Quantcast

Pipelines = Fracking: Stop the Constitution Pipeline

Energy

Stop the Pipeline

Stop the Pipeline (STP), a grassroots organization of landowners and citizens who are opposed to the 120-mile long Constitution Pipeline which would run through pristine territory, from Susquehanna County, PA to Schoharie County, NY, is holding a street meeting and rally in front of Foothills Performing Art Center—24 Market St., Oneonta, NY 13820—at 6 p.m. on Wednesday, Oct. 24, before the scheduled Federal Energy Regulatory Commission (FERC) public scoping session at 7 p.m. where people will testify regarding the obligations of FERC to investigate all possible impacts of the proposed pipeline.  

FERC had not originally scheduled any Constitution Pipeline hearings for Delaware or Otsego counties in New York. As a result of public pressure from Stop the Pipeline and other groups and individuals, FERC has extended the comment period to Nov. 9 and is holding the Oct. 24 hearing in Oneonta.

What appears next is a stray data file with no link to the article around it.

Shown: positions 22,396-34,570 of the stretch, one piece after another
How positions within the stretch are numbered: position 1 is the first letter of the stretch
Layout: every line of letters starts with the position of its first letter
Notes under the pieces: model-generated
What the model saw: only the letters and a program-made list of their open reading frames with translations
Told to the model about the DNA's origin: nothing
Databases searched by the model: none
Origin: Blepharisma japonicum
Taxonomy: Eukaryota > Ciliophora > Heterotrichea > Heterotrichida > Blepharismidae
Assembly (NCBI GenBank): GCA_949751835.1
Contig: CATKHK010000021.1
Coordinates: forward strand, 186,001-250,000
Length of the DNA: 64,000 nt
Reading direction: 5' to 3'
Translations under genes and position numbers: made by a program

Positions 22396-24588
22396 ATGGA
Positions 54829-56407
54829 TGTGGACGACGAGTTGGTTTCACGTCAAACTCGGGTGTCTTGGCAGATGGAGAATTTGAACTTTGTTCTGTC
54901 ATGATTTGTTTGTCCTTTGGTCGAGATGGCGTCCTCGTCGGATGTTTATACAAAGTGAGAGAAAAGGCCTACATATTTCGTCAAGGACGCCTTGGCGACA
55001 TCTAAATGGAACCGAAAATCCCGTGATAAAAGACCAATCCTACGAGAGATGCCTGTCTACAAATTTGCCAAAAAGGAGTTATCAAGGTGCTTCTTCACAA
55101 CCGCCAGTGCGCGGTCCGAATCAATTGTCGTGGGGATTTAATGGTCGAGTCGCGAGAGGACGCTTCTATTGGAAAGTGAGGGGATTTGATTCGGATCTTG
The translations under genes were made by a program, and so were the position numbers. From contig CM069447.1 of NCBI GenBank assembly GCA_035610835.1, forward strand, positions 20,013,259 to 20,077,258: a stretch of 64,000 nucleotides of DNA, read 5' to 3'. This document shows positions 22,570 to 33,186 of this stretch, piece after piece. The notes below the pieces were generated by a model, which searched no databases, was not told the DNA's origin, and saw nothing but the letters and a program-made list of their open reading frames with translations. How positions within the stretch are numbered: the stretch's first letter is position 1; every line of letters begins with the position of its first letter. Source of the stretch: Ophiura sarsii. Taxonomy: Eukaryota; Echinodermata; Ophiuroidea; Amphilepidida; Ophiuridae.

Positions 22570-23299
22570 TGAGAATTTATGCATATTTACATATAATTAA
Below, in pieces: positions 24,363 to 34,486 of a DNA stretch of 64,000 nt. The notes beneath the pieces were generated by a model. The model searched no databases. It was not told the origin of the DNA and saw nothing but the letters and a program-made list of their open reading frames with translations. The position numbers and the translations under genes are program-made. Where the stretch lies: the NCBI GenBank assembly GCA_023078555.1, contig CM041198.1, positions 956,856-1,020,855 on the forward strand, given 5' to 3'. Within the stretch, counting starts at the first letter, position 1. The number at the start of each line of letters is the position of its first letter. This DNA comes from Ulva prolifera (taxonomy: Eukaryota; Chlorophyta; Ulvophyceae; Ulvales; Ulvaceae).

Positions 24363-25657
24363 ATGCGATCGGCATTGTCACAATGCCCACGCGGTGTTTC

In early June, landowners received a letter from the pipeline developers—Constitution Pipeline Co. LLC, a joint venture of Williams Partners LP and Cabot Oil & Gas Corp—about the plans to build the Constitution Pipeline. Concerned about what was stated in the letter, Howard Hannum, a resident of Sidney Center, NY, called the first meeting of Stop the Pipeline. He asked Anne Marie Garti, a Delaware County native and law student enrolled at Pace University's nationally esteemed Environmental Litigation Clinic, to speak. More than 150 people attended, representing all the New York counties affected, including residents from Pennsylvania.

"We want, need and deserve to know the cumulative impact this is going to have on our way of life, public health and safety, the environment, and the future of tourism and agriculture," says Rebecca Roter, who lives in Montrose, PA, where the pipeline's originating compressor is being built. "We already know the economic boom is going to come to an end. We need to know what is going to be left when that happens."